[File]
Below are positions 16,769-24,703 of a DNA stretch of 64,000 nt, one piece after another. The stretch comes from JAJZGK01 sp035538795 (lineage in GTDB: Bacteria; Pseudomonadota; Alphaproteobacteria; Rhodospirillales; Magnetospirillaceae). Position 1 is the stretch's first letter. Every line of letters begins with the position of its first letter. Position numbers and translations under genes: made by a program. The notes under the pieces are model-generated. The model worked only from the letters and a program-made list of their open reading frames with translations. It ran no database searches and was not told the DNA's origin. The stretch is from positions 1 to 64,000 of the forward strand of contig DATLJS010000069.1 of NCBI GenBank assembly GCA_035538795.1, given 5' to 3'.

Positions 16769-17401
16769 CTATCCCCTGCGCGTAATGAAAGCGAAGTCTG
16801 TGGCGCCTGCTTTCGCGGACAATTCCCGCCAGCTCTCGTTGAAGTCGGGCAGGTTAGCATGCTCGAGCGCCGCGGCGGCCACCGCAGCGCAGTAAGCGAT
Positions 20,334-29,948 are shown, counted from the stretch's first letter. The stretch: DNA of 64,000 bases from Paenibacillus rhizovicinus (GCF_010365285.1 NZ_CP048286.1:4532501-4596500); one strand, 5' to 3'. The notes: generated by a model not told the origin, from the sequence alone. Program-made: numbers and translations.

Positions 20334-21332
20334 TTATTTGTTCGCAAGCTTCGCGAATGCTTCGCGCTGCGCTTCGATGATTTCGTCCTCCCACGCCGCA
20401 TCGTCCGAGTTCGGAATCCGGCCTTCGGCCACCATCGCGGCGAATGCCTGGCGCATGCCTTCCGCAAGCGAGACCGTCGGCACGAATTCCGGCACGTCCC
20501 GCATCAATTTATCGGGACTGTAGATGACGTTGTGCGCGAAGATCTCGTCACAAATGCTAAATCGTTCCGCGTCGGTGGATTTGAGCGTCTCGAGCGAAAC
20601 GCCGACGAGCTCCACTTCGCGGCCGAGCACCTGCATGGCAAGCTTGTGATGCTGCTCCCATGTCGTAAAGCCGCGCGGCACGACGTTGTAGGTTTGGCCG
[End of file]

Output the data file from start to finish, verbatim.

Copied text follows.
Below are positions 16,769-24,703 of a DNA stretch of 64,000 nt, one piece after another. The stretch comes from JAJZGK01 sp035538795 (lineage in GTDB: Bacteria; Pseudomonadota; Alphaproteobacteria; Rhodospirillales; Magnetospirillaceae). Position 1 is the stretch's first letter. Every line of letters begins with the position of its first letter. Position numbers and translations under genes: made by a program. The notes under the pieces are model-generated. The model worked only from the letters and a program-made list of their open reading frames with translations. It ran no database searches and was not told the DNA's origin. The stretch is from positions 1 to 64,000 of the forward strand of contig DATLJS010000069.1 of NCBI GenBank assembly GCA_035538795.1, given 5' to 3'.

Positions 16769-17401
16769 CTATCCCCTGCGCGTAATGAAAGCGAAGTCTG
16801 TGGCGCCTGCTTTCGCGGACAATTCCCGCCAGCTCTCGTTGAAGTCGGGCAGGTTAGCATGCTCGAGCGCCGCGGCGGCCACCGCAGCGCAGTAAGCGAT
Positions 20,334-29,948 are shown, counted from the stretch's first letter. The stretch: DNA of 64,000 bases from Paenibacillus rhizovicinus (GCF_010365285.1 NZ_CP048286.1:4532501-4596500); one strand, 5' to 3'. The notes: generated by a model not told the origin, from the sequence alone. Program-made: numbers and translations.

Positions 20334-21332
20334 TTATTTGTTCGCAAGCTTCGCGAATGCTTCGCGCTGCGCTTCGATGATTTCGTCCTCCCACGCCGCA
20401 TCGTCCGAGTTCGGAATCCGGCCTTCGGCCACCATCGCGGCGAATGCCTGGCGCATGCCTTCCGCAAGCGAGACCGTCGGCACGAATTCCGGCACGTCCC
20501 GCATCAATTTATCGGGACTGTAGATGACGTTGTGCGCGAAGATCTCGTCACAAATGCTAAATCGTTCCGCGTCGGTGGATTTGAGCGTCTCGAGCGAAAC
20601 GCCGACGAGCTCCACTTCGCGGCCGAGCACCTGCATGGCAAGCTTGTGATGCTGCTCCCATGTCGTAAAGCCGCGCGGCACGACGTTGTAGGTTTGGCCG